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appreciatethe blue ribbon panel has done but were already doing that. we are waiting on the justice department. stop right there. the program initiated by the justice department was not with the community called for and is not what you called for. you all called for an independent investigation. into this department. what the department of justice gave you was something called cops. community oriented policing -what is it? services. were they make more recommendations. that's not what this department needs. this is not san jose. the doll do respected san jose does not have the problems and the history of san francisco. cops is only going to come in take 2-3 years. he did not want
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to say that-but it slipped out, three years, some of you won't be even the supervisors then, they will come out with these recommendations that mirror. why do you need to wait to every three years or 18 months or 18 more weeks when you have a blue ribbon panel that was well thought out in their recommendations. why would this department, disrespected this panel as was said, did not even cooperate with them at the behest of the poa and those few courageous officers that did cooperate they got paraded, called out in name, threatened, etc. what we are saying, board of supervisors, is this. this department, we believe has gone rogue. not that there are not good people don't want to do right but the culture of this department has taken this
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department into an area and a direction that can be called back with the nice words and the nice intent of this chief. this chief owes his job to his community. who demanded that the previous chief be fired because we have a conflict crisis in confidence. so he is only here the cousin of the communities demand. now we already know what she does not a panacea as many of you suggested changing the chief is not going to change much of anything. we bear witness. the problem is this chief and any chief that comes after him has to have their feet to the fire by an independent body in addition to an inspector general if you can insulate this person properly if you can't then you've got to have a consent decree, a civil rights
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investigation pattern and practice where they come under court order and supervision to do what they don't have the will to do. this is a question of will. >>[applause] lastly, in the state of alabama in our african-american history, the governor stood at the steps of the university and segregation then said segregation now and segregation forever. they had now determined in order to integrate the university of alabama they had to bring in federal troops to force the state to do what it did not have the will or desire to do. today, you can watch the university of alabama on television with a black quarterback, 9% black athletes,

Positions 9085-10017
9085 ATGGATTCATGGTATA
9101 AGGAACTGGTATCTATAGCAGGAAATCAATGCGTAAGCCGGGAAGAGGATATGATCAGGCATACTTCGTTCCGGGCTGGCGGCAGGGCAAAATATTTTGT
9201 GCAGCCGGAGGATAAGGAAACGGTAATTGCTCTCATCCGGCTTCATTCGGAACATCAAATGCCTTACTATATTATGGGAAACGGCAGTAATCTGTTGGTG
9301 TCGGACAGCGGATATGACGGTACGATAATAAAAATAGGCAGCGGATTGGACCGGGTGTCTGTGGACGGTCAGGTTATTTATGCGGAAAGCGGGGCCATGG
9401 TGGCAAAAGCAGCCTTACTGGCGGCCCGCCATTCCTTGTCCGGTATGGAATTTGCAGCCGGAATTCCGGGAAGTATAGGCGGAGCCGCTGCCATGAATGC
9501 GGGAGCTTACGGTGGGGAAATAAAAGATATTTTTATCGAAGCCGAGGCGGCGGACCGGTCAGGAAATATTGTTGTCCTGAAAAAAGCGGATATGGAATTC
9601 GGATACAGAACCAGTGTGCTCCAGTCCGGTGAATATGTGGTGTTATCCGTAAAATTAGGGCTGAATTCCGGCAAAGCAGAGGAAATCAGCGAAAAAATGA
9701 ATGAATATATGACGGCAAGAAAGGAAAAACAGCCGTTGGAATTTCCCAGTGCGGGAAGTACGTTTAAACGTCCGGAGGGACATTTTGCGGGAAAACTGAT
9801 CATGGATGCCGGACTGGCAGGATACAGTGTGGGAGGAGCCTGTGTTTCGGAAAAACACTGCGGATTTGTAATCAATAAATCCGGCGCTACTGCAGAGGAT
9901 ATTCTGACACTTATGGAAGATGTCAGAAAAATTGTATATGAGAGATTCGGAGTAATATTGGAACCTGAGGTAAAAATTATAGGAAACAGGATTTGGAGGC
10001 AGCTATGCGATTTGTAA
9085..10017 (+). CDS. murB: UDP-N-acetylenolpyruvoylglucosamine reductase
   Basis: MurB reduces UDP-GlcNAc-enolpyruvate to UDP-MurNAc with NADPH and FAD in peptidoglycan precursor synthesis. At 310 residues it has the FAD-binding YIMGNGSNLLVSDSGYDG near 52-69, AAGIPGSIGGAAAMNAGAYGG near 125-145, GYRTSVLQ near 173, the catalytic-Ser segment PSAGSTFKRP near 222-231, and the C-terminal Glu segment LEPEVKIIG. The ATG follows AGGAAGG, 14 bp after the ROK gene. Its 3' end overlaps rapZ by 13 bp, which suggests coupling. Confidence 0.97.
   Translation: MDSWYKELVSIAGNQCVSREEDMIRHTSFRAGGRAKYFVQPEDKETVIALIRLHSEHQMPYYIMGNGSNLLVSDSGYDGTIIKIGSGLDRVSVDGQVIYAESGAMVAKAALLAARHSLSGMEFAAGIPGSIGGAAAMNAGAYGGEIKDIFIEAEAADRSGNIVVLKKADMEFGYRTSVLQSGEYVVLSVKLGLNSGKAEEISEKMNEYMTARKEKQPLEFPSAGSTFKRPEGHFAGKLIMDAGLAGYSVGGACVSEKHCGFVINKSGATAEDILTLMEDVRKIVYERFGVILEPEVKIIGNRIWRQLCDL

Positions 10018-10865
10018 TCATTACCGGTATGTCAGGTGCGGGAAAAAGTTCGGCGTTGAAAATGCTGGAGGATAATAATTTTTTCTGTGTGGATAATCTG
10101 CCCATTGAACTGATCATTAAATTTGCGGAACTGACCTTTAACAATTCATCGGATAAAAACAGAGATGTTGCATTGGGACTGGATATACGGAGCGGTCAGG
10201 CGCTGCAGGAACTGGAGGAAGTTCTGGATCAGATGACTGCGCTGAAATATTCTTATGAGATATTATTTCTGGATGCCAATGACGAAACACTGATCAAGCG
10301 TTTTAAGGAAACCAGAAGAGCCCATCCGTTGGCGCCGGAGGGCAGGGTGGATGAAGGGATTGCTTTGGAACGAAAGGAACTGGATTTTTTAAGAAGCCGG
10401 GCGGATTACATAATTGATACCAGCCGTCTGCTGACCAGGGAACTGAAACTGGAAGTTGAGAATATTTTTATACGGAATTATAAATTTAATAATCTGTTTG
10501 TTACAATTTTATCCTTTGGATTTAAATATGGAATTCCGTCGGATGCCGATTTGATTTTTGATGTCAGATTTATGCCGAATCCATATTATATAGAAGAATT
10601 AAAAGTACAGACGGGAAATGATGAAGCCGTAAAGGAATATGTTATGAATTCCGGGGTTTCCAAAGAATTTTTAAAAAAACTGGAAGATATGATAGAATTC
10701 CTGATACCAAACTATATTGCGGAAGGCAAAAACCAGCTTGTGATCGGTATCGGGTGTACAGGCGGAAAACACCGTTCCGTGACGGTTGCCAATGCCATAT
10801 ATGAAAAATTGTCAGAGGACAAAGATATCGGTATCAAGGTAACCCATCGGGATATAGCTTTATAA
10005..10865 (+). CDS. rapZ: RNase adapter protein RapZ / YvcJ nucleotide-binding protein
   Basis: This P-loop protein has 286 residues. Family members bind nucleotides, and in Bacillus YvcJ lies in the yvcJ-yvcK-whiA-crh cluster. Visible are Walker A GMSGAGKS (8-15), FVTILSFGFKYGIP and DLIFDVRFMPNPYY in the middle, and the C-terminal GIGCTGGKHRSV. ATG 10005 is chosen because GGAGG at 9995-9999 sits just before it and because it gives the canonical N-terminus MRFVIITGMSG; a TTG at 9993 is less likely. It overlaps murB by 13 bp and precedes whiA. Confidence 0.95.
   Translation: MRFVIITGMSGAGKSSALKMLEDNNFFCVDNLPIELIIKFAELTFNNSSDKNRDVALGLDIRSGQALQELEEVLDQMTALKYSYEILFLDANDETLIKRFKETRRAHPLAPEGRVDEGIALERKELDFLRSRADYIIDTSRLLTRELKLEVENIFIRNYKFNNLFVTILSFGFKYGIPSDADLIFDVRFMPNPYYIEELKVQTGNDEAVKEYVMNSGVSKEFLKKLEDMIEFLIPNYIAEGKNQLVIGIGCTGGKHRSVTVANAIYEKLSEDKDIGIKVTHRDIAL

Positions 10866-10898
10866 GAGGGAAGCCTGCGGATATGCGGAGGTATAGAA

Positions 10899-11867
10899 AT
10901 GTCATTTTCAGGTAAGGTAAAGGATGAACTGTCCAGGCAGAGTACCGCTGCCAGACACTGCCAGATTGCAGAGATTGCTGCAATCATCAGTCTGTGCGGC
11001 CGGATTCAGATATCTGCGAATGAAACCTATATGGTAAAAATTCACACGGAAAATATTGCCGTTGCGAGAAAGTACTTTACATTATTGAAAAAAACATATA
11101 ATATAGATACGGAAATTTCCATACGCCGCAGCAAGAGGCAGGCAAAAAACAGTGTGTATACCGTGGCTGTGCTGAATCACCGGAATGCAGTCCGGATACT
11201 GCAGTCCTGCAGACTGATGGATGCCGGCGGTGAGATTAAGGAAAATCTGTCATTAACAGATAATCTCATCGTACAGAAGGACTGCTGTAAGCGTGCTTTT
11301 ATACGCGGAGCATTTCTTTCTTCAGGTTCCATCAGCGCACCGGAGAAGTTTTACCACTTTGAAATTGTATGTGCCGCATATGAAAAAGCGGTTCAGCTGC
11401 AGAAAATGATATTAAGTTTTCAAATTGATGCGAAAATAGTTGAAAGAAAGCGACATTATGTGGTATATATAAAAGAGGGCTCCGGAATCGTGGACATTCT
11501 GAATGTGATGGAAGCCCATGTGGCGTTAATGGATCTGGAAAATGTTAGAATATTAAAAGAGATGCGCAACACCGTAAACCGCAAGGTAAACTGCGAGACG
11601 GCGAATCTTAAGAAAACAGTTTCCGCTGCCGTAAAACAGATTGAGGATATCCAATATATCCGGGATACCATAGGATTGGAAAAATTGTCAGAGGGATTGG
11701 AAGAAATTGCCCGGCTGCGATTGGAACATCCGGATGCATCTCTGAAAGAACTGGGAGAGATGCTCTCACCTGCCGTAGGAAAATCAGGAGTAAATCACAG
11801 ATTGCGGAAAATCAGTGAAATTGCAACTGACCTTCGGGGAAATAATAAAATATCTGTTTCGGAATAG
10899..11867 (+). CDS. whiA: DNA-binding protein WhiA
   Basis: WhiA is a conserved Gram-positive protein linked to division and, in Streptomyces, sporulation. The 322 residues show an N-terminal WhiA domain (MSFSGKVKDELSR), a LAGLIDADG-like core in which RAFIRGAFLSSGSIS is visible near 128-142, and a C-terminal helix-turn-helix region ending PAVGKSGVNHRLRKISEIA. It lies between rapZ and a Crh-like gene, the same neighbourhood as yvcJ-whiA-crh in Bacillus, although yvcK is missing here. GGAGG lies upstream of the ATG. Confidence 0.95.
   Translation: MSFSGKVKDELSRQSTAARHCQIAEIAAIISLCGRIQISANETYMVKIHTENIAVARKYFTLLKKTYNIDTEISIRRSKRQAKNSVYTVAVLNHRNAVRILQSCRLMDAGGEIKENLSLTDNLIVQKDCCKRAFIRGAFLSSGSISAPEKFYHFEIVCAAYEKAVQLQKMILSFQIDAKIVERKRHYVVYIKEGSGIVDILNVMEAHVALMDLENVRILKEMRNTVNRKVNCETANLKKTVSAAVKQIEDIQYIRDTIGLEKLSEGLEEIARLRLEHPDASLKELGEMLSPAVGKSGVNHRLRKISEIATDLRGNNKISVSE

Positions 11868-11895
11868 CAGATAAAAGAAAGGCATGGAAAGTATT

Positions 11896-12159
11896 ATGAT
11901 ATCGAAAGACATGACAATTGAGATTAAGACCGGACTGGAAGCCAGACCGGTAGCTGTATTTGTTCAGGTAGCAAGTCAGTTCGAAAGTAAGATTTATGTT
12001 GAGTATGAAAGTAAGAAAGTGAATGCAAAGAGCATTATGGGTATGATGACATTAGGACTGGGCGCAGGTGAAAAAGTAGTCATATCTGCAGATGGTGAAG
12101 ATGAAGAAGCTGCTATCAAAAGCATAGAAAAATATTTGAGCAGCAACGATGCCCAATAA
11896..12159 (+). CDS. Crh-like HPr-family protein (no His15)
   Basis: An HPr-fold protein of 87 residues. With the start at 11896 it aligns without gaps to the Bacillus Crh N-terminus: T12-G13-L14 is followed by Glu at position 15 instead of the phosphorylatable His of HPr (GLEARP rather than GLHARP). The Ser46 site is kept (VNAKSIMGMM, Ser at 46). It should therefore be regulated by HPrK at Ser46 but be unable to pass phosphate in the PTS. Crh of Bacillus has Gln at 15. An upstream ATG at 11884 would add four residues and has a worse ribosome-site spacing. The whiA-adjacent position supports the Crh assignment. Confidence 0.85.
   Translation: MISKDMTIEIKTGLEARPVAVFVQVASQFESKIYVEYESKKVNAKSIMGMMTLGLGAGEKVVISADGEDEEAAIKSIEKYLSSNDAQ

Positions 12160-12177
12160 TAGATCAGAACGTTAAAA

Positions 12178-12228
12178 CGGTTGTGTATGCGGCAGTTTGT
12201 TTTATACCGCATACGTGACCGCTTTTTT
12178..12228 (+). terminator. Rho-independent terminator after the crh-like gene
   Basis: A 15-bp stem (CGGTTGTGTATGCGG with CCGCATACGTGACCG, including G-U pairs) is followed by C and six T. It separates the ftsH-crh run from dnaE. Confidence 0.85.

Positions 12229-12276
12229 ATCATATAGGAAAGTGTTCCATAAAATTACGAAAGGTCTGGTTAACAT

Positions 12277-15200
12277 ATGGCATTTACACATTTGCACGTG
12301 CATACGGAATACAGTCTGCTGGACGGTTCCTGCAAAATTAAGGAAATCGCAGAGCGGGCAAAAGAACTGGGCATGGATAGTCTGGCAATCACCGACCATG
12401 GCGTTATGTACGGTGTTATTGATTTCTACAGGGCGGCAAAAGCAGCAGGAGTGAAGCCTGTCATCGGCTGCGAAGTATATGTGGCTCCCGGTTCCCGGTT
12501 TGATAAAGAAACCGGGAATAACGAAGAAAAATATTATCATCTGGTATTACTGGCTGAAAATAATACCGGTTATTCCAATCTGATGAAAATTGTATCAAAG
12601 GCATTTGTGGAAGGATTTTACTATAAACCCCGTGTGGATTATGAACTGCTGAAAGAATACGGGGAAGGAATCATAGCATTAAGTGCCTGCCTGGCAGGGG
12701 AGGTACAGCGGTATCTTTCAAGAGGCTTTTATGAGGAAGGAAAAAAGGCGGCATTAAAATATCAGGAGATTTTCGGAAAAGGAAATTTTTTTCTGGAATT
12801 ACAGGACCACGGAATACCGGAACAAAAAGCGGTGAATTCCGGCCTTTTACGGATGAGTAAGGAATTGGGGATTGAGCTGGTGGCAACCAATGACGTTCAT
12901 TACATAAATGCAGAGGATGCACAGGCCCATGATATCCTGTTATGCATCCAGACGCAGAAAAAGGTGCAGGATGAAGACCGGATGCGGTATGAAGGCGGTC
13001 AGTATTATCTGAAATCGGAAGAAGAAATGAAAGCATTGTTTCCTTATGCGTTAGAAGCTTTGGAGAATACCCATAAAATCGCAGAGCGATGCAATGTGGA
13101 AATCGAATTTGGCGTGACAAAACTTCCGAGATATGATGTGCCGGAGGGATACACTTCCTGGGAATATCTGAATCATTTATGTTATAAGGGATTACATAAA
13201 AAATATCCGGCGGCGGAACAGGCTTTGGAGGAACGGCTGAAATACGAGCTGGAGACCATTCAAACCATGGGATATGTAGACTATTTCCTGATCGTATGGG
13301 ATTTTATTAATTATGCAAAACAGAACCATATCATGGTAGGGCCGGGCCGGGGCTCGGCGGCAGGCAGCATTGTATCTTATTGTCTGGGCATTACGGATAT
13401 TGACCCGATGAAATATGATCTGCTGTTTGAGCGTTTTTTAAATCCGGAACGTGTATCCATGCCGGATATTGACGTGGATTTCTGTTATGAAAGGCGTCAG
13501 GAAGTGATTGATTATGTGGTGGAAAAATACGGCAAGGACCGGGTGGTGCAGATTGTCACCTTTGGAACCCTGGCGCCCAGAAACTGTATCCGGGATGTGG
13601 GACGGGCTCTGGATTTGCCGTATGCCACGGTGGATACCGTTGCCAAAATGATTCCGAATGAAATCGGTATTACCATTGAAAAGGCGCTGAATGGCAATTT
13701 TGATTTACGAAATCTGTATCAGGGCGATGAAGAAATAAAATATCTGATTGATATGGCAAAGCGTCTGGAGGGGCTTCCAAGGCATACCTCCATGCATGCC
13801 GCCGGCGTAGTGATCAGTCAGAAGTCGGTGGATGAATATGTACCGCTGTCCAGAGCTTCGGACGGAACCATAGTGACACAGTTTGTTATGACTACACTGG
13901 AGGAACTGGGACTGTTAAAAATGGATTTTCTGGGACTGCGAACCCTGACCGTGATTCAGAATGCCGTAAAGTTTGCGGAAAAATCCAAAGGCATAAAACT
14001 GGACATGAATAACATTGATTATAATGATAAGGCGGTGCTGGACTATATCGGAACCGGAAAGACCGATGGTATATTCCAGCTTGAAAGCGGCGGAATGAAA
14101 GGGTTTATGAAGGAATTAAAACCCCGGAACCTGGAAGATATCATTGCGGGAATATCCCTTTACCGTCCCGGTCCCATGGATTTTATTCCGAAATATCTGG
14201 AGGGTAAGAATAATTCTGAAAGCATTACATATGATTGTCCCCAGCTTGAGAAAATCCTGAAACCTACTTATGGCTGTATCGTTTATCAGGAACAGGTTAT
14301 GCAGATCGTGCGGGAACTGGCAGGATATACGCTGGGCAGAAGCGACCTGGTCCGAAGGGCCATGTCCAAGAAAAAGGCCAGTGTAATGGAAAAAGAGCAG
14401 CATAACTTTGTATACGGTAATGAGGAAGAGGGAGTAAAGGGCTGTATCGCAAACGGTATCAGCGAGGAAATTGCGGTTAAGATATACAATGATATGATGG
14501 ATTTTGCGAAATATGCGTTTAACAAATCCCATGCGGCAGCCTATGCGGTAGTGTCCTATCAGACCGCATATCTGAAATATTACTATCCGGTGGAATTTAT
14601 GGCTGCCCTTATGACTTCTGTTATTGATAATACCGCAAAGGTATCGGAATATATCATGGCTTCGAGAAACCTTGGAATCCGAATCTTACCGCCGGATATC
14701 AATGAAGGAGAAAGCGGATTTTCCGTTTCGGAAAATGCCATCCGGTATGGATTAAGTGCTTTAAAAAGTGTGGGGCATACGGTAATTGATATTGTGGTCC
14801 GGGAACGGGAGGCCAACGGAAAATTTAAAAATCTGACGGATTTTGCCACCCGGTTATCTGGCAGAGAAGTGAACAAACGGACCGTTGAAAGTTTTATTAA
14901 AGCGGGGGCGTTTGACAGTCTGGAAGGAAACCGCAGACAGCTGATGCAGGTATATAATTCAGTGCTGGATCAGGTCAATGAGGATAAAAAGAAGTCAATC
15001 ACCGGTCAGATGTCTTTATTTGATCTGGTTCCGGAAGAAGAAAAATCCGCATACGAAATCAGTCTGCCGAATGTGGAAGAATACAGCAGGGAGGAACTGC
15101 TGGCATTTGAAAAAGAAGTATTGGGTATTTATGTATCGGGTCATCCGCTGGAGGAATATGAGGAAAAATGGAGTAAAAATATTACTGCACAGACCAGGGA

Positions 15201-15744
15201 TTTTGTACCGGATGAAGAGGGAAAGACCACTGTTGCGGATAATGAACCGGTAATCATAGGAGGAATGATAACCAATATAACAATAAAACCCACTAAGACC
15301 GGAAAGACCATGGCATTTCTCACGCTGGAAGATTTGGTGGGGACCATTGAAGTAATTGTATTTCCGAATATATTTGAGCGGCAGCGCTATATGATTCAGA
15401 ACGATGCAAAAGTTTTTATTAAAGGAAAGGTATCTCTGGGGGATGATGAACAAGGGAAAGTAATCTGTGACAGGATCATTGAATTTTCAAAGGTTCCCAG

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white people in the stands cheering as number one in the country. showing you change is not easy because there are people sold to the status quo. but sometimes you've got to force change because these people don't have the will or the courage to challenge the status quote. we are calling on you, no. you've got the report. don't disregard these judges. these stellar men and women of note and consequence by allowing the report to be put in a place where, yes will look at it we will consider it. when you have it already by offering them full access unfettered access to this department when you disrespect that process you already said we disrespect your report. thank you for listening. >>[applause] >> thank you very much. with
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that, we have a number of members of the board that would like to ask questions of many of the speakers originate before we open up to public comment. supervisor avalos >>from i think the blue ribbon panel further hesitation it it was very powerful and i appreciate the work you've done. clearly there's been talk about recommendations of the report sitting on shelves and all that. this report can do that. should not do that. it won't. i want to thank you for your work and it's very comprehensive. i don't believe that there's a lot of recommendations are implemented. they have to still be implemented. i'm also concerned. i three months left on the board of supervisors and i've seen a lot of lip service
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and i do appreciate the chief coming forward actually glad you came because i felt like you needed to be here. that's certainly true but i know the buck has to go beyond you. you are certainly be case of the department but where we have deceived the changes that to go throughout the department through your leadership command staff all the way down to the street level officers. that is monumental work. that has to happen. so we have our work cut out for us. but i'm really concerned that there's a lot of talk about what we've already done were going to do but it's very general the conversation having right now but the blue ribbon reports. so what i like to ask is the department actually prepare a written response about a timeline for implementing reform based on was provided by the ribbon report. because without that i feel like were just getting more lip service and then we